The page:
>I moved into Calcutta and India when I was a chubby eight year old. The neighbourhood kids would tease my rotundness with cruelty typical of little children. One of their chants was “Raja khai Bang Bhaja”. Raja is my nickname and in Bengali the taunt meant “Raja eats fried (bhaja) frogs (bang)”. Well take that suckers. I did eat fried frogs. And survived.
Frogs featured prominently in my Google chats with Arindam before I landed up at their place at KL. My motto of ‘only birds, mammal and Pisces’ didn’t cut much ice with Arindam. And I found myself at the Restoran South Pacific Seafood on my second night with Arindam and Sasha at KL.
They don’t mince their words at the South Pacific. The frog family is there to welcome you right when you enter. That’s the moment of truth that separate the men from the boys. I am proud to say that I didn’t run away.
Arindam took charge of the ordering. Portion for three of everything he ordered. In excess as we always found out at the end 🙂 Hot water asked for sterilising the cutlery. Prawns to be de-shelled. Pork to be added in mixed rice. Pork isn’t mentioned on the menu of a number of places at KL so as to not offend the Malays who are Muslims. But as I said before, ‘Chats knows his s%^&’ (paraphrasing Bourdain on Simon Majumdar).
Well the frogs arrived. Didn’t look anything like our green friends when served on a plate. Looked more like a plate of chilly chicken or kung pao chicken if you ask me.
And then the Bourdain/ Majumdar moment of the trip happened. I gingerly forked a piece of frog and pop it went into my mouth. I took a bite and waited for the clouds to part and for thunder to strike me. Nothing happened though. I lived to eat another day.
“It tastes like chicken”, I croaked. Yes it did. Just softer and squishier. Did I like it? Well let’s put it this way, given a choice between Chicken Manchurian and Frog Manchurian, I would go for the former. Was this due to social and cultural conditioning? I don’t know. I did make a second go for the frogs but didn’t really dig into it with gusto. But at the end of I could proudly say that I did eat “Bang bhaja” (fried frogs).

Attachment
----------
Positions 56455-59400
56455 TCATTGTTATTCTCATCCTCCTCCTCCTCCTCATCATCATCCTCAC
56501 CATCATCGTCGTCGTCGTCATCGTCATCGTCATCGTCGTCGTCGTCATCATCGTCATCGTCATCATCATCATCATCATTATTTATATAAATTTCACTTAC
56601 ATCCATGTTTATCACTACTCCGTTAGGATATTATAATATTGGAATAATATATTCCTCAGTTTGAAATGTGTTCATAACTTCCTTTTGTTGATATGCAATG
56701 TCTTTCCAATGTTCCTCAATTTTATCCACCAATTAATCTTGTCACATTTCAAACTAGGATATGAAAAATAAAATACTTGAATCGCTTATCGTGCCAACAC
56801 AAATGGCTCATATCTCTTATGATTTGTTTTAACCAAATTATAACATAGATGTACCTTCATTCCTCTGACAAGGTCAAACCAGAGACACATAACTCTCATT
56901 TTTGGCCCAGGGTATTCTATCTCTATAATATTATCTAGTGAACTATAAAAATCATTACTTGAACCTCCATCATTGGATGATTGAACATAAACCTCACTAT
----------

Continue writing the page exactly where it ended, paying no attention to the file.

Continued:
We also had some squids. Chats asked for ‘spicy’ and spicy it was. Given the amount of green chillies, masala and curry leaves you wouldn’t be blamed for thinking that you were eating a Mangalorean preparation from Jai Hind in the middle of KL.
We also had a ‘butter prawn’. This came in a light semolina batter. The prawns very fresh, juicy and buttery. Just what one needed after our adventures with frogs and the fire of the spicy squids. We had all of these with a fried rice which, as is the norm outside India, was flavoured in soy. The rice was on the softer side.
So ended a very memorable evening at KL. In the hands of two people who really loved their adopted city. For those interested, Restoran South Pacific is in an area called P J. See that’s the thing about KL. Their gems are often hidden outside the touristy Golden Triangle.
But I will be back with my multiple entry visa. I have to try the chicken fish after all.
Note: My parents in law were unfazed by my frog eating stories. Apparently you used to get them in cold storages in Mumbai. They were sold in the form of frog leg lollipops and my in laws used to have them. “Tastes like chicken” was their verdict too.